We all use our applications that are deployed on Oracle in eXo. If you are looking at the level of what is the quality of support, what is the enterprise grading of this software that we distribute, it is foolproof. It is actually being used internally at Oracle, so it’s very good.
Now we talked about the Containers, we’ve seen a shift from Virtualizations and the OpenStack solutions where customers have started adopting Containers as the defacto standards.
Again they’re not exclusive, they can actually work with each other as well where Containers can be deployed in a virtual environment as well as in the OpenStack environment but what we’ve realized is that customer now wants a Container with all our applications.
So there is a registry that we’ve created container-registry.oracle.com, that’s one of the links that is on the last slide. You can actually go and browse what are the different available Containers. There are tons of them for the applications, you can actually download a container with Oracle Linux built into it of a specific version.
We are also distributing a lot of containers and ports for the Kubernetes as well. I think this 1 million is a little bit older number we might have surpassed 1.5 times of that already. It’s a direction in which we see the industry moving as well, so we already made sure that we are also offering the same Docker, downloadable Docker Container that you see to our customer.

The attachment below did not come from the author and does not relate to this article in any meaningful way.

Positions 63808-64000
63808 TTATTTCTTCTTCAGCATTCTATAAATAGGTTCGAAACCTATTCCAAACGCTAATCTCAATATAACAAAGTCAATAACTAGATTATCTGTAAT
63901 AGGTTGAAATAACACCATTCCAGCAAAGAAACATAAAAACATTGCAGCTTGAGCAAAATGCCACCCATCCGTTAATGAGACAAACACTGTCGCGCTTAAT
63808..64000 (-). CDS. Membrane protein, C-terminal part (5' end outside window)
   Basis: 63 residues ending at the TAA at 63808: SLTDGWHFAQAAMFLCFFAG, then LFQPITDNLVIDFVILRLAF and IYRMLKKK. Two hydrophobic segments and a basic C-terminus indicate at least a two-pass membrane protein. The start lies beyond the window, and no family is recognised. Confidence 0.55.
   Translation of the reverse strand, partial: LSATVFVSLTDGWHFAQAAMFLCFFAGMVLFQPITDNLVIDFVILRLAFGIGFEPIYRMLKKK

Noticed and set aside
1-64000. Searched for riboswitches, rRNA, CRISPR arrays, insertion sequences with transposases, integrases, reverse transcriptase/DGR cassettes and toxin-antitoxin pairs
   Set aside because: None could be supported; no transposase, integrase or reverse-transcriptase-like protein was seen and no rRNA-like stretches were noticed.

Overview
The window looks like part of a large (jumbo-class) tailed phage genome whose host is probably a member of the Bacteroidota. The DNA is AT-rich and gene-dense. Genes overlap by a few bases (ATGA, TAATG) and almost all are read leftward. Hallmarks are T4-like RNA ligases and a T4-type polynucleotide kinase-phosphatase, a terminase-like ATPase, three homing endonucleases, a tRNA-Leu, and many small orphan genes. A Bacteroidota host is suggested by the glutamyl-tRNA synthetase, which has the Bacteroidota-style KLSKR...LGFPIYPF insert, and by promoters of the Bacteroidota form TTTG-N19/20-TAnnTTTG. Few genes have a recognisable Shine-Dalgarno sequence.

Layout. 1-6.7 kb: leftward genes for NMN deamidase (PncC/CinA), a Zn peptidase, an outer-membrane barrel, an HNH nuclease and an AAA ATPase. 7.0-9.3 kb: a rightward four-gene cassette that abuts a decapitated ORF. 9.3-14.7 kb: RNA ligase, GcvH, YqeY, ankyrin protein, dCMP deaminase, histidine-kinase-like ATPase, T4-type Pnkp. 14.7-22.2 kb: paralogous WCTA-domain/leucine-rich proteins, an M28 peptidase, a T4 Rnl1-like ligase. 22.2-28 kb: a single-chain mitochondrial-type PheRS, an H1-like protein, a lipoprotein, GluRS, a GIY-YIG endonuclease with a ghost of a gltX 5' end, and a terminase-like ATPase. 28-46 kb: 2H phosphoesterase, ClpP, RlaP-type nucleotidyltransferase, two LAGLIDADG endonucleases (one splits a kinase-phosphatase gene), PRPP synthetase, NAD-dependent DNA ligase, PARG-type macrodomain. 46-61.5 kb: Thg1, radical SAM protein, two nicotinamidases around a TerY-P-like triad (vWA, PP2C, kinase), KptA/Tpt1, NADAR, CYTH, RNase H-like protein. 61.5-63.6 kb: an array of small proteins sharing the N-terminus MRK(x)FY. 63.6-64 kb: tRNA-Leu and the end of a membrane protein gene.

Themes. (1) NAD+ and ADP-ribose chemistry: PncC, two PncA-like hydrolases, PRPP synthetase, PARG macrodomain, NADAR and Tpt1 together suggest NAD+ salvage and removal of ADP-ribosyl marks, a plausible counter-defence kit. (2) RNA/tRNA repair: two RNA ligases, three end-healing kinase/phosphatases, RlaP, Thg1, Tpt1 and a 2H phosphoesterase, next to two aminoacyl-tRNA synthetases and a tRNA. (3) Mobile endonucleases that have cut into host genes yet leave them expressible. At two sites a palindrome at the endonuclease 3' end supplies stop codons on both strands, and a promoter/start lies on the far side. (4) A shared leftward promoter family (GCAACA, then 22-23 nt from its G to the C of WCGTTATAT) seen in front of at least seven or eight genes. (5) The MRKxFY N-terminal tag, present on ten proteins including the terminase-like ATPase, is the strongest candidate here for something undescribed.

Now one of the big things about being a part of the Opensource community is that you not only consume the products that are being distributed by these different projects, you also become a contributor and that’s what we do.
We are platinum board members for the Linux foundation as well as the Cloud Native Computing Foundation. We not only actually consume this and distribute it and provide it as part of our support umbrella, we actually have created multiple projects, and we distribute it back into the industry.
It’s good to see that some of the projects that we’ve created are going all the way to the mainline and then coming back to the community as well. That’s where we stand, it’s a commitment, it’s a complete cycle and Oracle is involved all the way.
A brief at a very high level, I did talk about that we have two different kernels, which is something unique to Oracle Linux only. I’m not aware of any other community based Linux provider in the enterprise space that provides these 2 options.
Now the main reason is, I tell a lot of my customers that many of them actually stay on Red Hat because it’s an enterprise grade solution, but they also have Ubuntu or Suse or some of the other ones because they are much closer to the mainline.